THERE are now almost 100 publicly accessible defibrillators the length and breadth of Shetland, and a new online map shows their exact locations so that no time is lost in case of an emergency.
Click here to view a larger defibrillator map.
Following the collapse of Danish football star Christian Eriksen as he suffered a cardiac arrest during his country’s game against Finland at Euro 2020, Shetland News called on the community to help us create a complete map of where to find the life saving equipment.
We are of course aware that similar work has already been undertaken by the Lucky2BHere charity, which lists 72 defibrillators in Shetland.
The charity is doing vital work in supplying defibrillators and delivering emergency life support training throughout Scotland, so please visit their website and donate if you can.
However, we feel that we can usefully add to the work already done by publishing a regularly updated defibrillator map on our website at www.shetnews.co.uk so that everybody can easily find one when needed. The map itself is at https://www.shetnews.co.uk/defibrillators/ and any updates will also be shared via social media.
Shetland News editor Hans J Marter said: ”Many thanks to everybody who got in touch in response to our appeal. We are confident that we have captured most of the defibrillators that are out there.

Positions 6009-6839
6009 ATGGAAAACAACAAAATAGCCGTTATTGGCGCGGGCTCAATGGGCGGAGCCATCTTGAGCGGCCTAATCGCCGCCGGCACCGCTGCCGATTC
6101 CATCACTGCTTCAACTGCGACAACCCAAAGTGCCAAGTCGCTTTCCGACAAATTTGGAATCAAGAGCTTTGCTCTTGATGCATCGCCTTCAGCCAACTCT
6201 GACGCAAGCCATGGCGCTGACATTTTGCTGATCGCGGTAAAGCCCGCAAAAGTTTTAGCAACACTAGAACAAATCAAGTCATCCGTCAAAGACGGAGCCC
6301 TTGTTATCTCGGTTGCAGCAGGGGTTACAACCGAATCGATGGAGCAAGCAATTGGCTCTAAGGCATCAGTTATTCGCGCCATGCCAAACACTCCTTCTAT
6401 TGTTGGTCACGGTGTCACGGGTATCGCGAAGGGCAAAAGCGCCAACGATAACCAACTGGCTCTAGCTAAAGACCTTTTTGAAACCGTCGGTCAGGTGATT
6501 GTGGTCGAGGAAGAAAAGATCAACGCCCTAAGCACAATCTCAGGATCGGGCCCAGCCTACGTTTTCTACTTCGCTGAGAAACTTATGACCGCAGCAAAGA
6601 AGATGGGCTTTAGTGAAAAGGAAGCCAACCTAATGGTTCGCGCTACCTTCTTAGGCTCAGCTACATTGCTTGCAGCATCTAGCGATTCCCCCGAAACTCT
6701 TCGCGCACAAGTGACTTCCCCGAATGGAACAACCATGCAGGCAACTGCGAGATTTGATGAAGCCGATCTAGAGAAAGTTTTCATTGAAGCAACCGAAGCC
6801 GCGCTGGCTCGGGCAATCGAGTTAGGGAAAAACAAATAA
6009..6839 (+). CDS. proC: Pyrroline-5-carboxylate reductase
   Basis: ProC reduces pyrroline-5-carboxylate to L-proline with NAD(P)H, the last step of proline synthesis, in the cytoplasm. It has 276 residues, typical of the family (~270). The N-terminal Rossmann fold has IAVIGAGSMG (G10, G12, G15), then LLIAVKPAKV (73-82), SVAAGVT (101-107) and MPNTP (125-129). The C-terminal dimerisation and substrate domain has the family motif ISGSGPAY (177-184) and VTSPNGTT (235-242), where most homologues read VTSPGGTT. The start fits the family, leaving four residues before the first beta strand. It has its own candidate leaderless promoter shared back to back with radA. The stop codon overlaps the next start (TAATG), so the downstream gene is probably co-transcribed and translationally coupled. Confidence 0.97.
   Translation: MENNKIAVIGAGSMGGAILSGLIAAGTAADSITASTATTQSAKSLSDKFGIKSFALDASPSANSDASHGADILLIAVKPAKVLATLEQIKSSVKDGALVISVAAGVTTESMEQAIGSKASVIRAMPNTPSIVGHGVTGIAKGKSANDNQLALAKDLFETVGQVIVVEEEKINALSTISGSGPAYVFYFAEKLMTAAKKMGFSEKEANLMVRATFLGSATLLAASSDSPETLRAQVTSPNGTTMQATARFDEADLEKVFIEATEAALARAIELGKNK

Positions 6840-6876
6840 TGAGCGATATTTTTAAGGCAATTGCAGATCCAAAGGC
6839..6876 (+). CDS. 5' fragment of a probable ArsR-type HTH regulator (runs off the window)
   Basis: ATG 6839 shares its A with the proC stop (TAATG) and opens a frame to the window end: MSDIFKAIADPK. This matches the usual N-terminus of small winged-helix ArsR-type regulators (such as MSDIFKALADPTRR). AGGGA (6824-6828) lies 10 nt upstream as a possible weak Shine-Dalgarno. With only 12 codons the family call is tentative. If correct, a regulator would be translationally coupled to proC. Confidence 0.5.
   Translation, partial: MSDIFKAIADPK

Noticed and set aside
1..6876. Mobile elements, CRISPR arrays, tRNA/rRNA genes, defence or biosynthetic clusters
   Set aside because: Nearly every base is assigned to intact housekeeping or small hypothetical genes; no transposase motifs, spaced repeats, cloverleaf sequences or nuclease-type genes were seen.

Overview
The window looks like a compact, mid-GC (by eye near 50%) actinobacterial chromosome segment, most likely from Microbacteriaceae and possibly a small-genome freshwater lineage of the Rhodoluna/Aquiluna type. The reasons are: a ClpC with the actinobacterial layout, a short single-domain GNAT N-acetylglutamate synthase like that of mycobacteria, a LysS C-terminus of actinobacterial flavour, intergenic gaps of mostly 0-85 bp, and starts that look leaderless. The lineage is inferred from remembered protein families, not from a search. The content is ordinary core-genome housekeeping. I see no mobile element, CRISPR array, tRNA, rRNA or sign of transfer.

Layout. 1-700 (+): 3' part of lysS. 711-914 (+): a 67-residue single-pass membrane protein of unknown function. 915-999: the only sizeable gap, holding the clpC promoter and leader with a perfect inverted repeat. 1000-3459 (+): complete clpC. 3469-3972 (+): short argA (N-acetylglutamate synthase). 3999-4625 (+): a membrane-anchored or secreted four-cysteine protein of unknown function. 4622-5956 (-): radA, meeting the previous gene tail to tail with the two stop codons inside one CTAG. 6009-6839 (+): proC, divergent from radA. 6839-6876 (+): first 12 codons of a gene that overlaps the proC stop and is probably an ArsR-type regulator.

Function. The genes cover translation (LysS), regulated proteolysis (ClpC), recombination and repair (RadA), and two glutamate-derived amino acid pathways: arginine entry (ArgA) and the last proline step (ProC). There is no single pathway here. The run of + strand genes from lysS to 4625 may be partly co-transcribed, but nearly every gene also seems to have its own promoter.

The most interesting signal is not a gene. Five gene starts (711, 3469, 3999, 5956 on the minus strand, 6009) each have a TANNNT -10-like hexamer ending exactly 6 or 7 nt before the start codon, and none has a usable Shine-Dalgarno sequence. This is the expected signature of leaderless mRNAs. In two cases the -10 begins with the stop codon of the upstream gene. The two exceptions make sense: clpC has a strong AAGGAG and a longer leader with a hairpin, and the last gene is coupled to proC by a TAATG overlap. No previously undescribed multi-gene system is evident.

“This community resource will hopefully help save lives. To ensure that it remains meaningful it will have to be kept up to date on a regular basis.
“So please keep us posted if new equipment is installed, or if the location of an existing defibrillator has changed. We would also appreciate receiving photos of individual defibrillators in their location as this could help people finding it in an emergency.
Cardiac arrests – when the heart stops pumping blood – occur very suddenly. To reduce the risk of dying quick access to a defibrillator is vital.
If faced with a situation where someone is suffering from a cardiac arrest, the most important thing is to call for an ambulance by dialling 999 and then to start CPR immediately.
The next step is to use a defibrillator if someone else is around to fetch it. No training to use a defibrillator is needed, as the machine gives instructions of what to do next.
However, it certainly helps to familiarise oneself with a situation any of us could encounter. This link to the British Heart Foundation gives the information you need.
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